Revit is Autodesk's advanced designer tool, created to help architecture, engineering, and construction (AEC) teams create high-quality buildings and infrastructure. It is well known for easily creating 3D models for any related engineering work. In engineering 3D work, it is a significant advantage to have accurate elevation data in our drawing, so we can design with respect to the site's conditions. With Plex-Earth is easy to obtain accurate elevation data for our project area. In this tutorial, we will show you, how to use Plex-Earth contour elevation data to create a Toposurface in Revit, and then create a Road on it.
Step 1: Import a Terrain Model
In our case, we would prefer contour lines with more density, so we are going to set minor/major contours to 10/50.
Step 2: Insert Contours in your Drawing
Up to this step, the contour lines created are dynamic objects only visible via Plex-Earth. To be able to create a Toposurface in Revit we need to insert our dynamic contour lines as drawing objects into our drawing. To do so, we select Insert from the terrain edit tab and then select Countour Polylines.
After that, a block of contour lines is inserted into our drawing.
We will need to explode the block of contours, so we have a bunch of separate polylines. Now that we have imported our elevation data, we save our drawing and close AutoCAD. Optionally, we can delete any unnecessary drawing object to avoid inserting it in our Revit model -like the outlook in this case.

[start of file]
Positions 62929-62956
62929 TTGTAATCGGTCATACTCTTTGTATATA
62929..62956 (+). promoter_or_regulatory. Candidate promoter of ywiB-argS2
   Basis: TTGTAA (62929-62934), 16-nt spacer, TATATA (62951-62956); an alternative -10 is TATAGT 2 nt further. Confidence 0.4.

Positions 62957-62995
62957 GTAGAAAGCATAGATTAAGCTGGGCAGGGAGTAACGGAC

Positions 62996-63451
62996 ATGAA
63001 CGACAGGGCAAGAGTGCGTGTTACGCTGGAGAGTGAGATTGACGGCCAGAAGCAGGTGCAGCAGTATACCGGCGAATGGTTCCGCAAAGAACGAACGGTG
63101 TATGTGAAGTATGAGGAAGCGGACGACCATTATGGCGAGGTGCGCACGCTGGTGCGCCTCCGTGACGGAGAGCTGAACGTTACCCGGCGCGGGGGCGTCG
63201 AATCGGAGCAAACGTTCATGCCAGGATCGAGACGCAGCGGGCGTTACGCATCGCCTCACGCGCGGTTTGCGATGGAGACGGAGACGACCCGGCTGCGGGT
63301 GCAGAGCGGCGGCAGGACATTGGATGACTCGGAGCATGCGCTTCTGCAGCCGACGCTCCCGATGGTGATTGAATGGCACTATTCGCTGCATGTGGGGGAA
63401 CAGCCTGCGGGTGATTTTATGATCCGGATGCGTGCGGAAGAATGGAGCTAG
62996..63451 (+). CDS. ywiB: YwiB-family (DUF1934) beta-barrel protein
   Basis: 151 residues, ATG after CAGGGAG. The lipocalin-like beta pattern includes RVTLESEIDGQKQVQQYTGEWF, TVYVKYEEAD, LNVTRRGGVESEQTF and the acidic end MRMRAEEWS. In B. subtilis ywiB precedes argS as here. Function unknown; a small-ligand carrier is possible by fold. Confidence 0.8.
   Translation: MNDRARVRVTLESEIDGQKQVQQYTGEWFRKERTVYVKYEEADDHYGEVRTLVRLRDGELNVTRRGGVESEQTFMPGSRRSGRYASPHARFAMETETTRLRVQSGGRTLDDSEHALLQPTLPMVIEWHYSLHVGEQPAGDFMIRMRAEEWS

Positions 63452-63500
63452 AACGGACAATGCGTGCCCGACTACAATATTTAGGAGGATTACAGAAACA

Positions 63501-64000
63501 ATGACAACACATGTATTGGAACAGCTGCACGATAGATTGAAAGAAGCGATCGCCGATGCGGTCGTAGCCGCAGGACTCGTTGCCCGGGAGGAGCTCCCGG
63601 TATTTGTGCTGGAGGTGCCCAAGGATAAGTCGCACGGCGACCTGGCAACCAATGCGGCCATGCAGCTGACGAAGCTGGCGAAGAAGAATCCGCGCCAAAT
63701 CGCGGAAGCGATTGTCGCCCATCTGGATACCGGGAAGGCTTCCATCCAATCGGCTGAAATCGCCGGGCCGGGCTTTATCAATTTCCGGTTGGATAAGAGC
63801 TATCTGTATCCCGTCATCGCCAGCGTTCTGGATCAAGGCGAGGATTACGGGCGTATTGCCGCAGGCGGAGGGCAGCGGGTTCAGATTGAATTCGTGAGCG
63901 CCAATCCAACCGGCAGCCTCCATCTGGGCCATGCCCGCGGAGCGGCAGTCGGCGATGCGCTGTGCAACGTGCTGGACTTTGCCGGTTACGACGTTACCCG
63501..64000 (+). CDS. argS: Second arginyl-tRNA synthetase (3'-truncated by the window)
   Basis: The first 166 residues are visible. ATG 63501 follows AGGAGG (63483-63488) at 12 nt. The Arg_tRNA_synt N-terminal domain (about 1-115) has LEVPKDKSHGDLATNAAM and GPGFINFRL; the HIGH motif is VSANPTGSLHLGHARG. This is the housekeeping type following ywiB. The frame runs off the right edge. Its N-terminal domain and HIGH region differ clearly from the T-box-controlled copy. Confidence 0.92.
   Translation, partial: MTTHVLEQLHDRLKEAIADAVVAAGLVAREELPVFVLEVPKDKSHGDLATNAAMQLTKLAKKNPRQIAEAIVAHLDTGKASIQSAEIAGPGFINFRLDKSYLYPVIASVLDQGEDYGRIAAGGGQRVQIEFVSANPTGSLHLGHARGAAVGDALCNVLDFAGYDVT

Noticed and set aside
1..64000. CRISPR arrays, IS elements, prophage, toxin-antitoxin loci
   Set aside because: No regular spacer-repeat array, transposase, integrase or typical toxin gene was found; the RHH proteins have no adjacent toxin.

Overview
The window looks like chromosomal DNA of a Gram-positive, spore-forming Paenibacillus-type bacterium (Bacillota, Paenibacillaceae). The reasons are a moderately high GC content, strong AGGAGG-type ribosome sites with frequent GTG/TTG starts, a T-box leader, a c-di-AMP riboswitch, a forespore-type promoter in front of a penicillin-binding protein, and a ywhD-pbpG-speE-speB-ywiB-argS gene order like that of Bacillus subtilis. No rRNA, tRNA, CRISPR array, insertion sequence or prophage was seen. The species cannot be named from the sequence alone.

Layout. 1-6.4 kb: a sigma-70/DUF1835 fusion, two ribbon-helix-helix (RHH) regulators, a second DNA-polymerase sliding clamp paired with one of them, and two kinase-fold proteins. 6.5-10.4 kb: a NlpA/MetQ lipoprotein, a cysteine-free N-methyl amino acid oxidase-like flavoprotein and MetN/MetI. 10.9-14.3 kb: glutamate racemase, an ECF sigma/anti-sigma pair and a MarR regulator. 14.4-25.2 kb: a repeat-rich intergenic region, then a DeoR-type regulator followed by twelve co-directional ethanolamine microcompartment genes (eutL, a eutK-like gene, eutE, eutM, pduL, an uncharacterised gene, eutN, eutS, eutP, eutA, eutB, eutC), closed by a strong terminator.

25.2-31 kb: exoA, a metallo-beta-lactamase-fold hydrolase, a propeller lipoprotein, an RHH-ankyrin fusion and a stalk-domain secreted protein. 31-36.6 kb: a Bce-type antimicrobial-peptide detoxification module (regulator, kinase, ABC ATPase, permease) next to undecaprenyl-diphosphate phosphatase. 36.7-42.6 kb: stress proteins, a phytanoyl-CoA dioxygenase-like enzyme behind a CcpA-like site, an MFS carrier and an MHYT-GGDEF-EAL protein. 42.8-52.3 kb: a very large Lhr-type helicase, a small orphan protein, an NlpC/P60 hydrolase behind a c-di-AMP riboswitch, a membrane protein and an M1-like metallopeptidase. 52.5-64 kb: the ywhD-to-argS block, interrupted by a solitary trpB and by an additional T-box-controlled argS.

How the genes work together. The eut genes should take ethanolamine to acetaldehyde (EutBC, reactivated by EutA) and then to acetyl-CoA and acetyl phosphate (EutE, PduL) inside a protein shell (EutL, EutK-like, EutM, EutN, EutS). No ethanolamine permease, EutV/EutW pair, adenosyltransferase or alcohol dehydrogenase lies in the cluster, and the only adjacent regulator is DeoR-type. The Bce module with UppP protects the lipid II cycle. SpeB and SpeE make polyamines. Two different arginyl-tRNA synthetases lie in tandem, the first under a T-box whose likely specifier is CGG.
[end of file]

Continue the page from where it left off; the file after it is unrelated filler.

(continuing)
Step 3: Link your AutoCAD drawing to your Revit project
Now we start a new project in Revit. Then we navigate to the Insert Tab and select the Link CAD icon.
We locate our drawing and make sure that the Current View Only option is unselected.
Note: For our model to be inserted correctly into Revit, it is important to choose the correct Import Units. If we leave this option to Auto-Detect, a file created in Imperial (English) imports with feet and inches as the units. If the AutoCAD file was created in metric, then the file imports into Revit with millimeters as the units. If you import a file into a project with opposing units (for example, a metric file into an Imperial project). Generally, is advisable to work in the same units both in AutoCAD and Revit.
The contour lines are now inserted successfully into our Revit model.
Step 4: Check Scale and Units of your Import (optional)
If you missed the import units at the previous step, you can adjust them after your import. To do so, select your import and then click on Edit Type in the Properties Tab. If your project in Revit and in AutoCAD follow the same units, you can skip this step.
In the next window, we select the appropriate units and scale for our input to proceed. Click Apply and OK to proceed.
Step 5: Create a Toposurface
To proceed, we open a 3D view of our project, for better visualization. To do so, we go to the View Tab and select 3D View or we open the respective view from the Project Browser.
Now, we navigate to the Massing & Site Tab of Revit, and we select Toposurface.
On the Toposurface Editor, we select Create from Import and then, Select Import Instance.
We select the imported dwg from our model space (the drawing will appear as a block when we hover on it). In the next window, we define the layers we want to use in our Toposurface. Since we want to create our Toposurface from contour lines, we select the layers Plex-Earth Contours Major and Plex-Earth Contours Minor and click OK.
Finally, we click the Finish Surface button on the Toposurface Editor to finalize our Toposurface.